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What's involved in a Social Security mental exam?
October 24, 2010 1:11 PM   Subscribe

What can we expect during a social security disability "mental" exam?

After more than ten years of suffering constant pain due to a compression at the base of her brain stem my wife is finally applying for social security disability. Everything looks good but we're wondering what to expect at her "mental" exam next week. Has anyone been through this who can give us a sense of what the examiner will be trying to rule out? My wife has seen a medical doctor who also sees counseling patients on and off for some years with no diagnosis save Dysthymia related to childhood abuse. Should she be prepared to discuss her complete psychological history?
posted by tangram1 to Health & Fitness (6 answers total) 3 users marked this as a favorite
 
I guess it might change depending on which disorder they're looking at, but for me, there was some basic orientation stuff--do you know the date, where you are, the president--as well as a lot of math and logic questions, and some putting-pictures-into-narrative-order cards. Then lists of questions about basic functioning--can you do your own cooking, shopping, dressing. I didn't have to discuss anything...personal, really. Just symptoms and barriers to normal living. Of the whole application process, this was really the least stressful, after I stopped worrying there would be a "gotcha" question.
posted by mittens at 1:32 PM on October 24, 2010


My husband went through a mental exam as part of the process for applying for social security disability. He said it was pretty tame, that the examiner was on his side basically and did not have any "gotcha" questions. He just wanted to know if my husband's impending blindness made him depressed (and, indeed, it did.)

The best advice we got during this process was from a disability attorney I called one day who said, "Don't hold back information." This meant in the application talking about how his illness affected everyday things (being anxious about going outside, difficulties shopping.) Tell your wife that during the mental exam, she should not strive to come off as normal. Rather, she should let the examiner know that ten years of constant pain has made her depressed, anxious, led to difficulties in her marriage, her friendships, etc., etc., whatever are the results of living with this pain on an emotional and relational level. This is not the time to be stoic and brush off the consequences of her disability.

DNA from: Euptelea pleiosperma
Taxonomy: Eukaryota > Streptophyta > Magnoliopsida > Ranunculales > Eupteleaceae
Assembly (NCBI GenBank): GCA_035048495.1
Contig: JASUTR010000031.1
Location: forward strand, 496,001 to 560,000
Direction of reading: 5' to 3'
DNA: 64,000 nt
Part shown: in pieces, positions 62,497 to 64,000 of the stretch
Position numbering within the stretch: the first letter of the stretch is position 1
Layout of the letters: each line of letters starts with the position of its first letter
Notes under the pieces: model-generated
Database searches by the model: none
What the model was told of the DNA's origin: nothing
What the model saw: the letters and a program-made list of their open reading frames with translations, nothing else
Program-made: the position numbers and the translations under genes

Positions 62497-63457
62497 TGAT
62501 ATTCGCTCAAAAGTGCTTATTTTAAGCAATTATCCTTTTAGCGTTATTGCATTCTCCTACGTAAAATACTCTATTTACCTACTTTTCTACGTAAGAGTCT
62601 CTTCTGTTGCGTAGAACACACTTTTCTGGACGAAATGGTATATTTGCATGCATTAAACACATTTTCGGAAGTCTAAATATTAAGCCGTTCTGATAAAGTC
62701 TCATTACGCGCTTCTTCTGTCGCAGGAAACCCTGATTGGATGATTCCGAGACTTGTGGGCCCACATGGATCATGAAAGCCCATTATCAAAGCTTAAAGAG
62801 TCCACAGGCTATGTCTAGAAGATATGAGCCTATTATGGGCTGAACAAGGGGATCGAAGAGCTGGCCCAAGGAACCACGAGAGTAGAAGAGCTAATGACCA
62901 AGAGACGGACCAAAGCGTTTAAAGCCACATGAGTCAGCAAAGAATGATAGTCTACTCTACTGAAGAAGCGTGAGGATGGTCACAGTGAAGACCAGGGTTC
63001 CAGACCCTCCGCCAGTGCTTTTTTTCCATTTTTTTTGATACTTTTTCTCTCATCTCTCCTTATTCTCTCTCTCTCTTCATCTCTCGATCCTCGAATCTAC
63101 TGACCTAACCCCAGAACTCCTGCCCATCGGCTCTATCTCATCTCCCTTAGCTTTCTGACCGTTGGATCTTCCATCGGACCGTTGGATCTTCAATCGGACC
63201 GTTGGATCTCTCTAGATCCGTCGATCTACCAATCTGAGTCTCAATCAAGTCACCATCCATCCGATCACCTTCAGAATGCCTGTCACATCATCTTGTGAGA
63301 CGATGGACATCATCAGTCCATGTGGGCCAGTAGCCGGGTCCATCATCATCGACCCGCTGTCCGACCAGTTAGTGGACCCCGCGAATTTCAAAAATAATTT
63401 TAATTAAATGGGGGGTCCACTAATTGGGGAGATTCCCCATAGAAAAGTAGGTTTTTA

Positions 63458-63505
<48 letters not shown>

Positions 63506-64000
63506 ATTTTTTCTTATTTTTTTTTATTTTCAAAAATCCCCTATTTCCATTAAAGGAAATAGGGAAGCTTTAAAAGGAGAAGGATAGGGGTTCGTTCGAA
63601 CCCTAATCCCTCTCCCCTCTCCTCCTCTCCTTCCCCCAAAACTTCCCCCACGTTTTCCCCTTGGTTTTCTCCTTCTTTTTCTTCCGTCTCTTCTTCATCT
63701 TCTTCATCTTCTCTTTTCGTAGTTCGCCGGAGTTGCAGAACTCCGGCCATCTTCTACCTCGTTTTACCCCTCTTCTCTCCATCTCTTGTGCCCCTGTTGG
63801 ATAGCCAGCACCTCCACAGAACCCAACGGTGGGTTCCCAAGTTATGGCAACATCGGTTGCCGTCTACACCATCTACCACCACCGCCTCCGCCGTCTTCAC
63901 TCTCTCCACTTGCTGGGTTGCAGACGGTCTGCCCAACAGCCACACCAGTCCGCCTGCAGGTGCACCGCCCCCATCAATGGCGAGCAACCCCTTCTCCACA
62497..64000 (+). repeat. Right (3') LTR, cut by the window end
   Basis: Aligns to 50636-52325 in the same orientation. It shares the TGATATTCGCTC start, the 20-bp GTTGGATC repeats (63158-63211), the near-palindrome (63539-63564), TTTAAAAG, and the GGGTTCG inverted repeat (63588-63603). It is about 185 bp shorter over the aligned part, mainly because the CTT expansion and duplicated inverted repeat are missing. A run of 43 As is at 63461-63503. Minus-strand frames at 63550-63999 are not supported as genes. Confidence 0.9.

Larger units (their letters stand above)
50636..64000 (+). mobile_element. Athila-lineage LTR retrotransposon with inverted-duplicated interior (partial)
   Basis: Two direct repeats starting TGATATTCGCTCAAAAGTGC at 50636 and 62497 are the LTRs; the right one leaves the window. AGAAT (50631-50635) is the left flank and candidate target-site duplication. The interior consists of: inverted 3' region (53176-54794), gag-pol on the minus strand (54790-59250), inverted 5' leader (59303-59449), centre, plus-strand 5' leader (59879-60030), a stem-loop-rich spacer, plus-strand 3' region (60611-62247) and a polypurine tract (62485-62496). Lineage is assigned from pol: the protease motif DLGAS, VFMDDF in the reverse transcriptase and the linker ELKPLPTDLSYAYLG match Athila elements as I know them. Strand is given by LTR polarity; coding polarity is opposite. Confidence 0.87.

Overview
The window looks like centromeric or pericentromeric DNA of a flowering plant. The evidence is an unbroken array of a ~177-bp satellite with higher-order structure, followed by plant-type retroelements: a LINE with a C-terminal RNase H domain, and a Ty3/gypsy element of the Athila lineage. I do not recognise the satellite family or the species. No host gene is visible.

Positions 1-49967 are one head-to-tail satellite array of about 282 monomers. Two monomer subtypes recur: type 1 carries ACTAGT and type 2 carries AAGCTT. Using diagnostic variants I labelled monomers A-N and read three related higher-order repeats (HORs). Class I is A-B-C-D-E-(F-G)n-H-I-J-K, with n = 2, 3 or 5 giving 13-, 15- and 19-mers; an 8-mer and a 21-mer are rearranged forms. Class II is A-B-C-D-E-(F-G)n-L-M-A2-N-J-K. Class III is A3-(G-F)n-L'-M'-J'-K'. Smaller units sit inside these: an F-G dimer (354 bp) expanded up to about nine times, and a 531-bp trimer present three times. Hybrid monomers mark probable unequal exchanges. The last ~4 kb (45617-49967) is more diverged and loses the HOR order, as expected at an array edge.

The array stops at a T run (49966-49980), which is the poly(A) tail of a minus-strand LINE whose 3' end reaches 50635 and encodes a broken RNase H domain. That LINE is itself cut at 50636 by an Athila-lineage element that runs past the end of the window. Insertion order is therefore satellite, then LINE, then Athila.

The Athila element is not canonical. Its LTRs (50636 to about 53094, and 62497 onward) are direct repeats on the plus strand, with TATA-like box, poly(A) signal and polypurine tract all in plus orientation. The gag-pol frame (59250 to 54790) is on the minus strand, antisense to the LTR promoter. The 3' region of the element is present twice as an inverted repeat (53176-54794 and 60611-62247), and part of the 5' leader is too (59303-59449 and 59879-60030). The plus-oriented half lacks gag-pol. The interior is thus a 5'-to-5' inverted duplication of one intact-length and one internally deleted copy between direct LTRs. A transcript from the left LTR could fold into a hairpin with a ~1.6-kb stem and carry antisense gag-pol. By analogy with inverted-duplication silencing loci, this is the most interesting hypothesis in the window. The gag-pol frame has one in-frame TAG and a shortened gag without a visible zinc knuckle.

posted by eleslie at 3:53 PM on October 24, 2010 [2 favorites]


This is a great help and is putting our minds at ease. Thank you both very much!
posted by tangram1 at 5:31 PM on October 24, 2010


A close relation does this kind of testing for the state. He usually runs standardized tests that find the testee's mental age, intelligence, and general emotional state. He then writes a report to the state agency. Like someone said above, he is generally sympathetic to your need for support-- he's been doing this for years, and while he has often hinted that he has seen some sad situations, I can't recall him ever talking about someone trying to pull a fast one or defraud the state. I think that the reward for getting past the tests is probably not worth the effort to the sort of person who doesn't really need the support. Nobody is trying to trip you up, they just want to get you the help that you need.
posted by pickypicky at 7:58 PM on October 24, 2010


I was just talking with someone about this this evening. She has MS, and had to be evaluated to receive disability benefits. A lot of it sounded like the kinds of baseline IQ/aptitude tests I remember being administered in elementary school: looking at an image for a period of time, then describing its contents once it was taken away; listening to a series of numbers and repeating them back; logic questions about what you can infer from a statement.

It was hard for her at times — turns out her logic skills are still excellent, but her memory is only operating at about 40% of the average person's — and she cried a bit out of frustration, realizing she was unable to think as well as she once could. Her examiner suggested that this might be a sign of related depression. Which it certainly could be, I suppose. Point being, the examiner was definitely on her side, sympathetic, and didn't seem at all to be trying to catch her malingering.

Obviously this is just one case, but taken with mittens and eleslie and pickypicky's comments, I think it suggests that the system isn't adversarial, and that if you're just natural and honest, it'll all work out as well as it can. Best of luck to you.
posted by mumkin at 8:36 PM on October 24, 2010


This is very reassuring for us both. MeFites are lovely people.
posted by tangram1 at 12:03 AM on October 25, 2010 [1 favorite]


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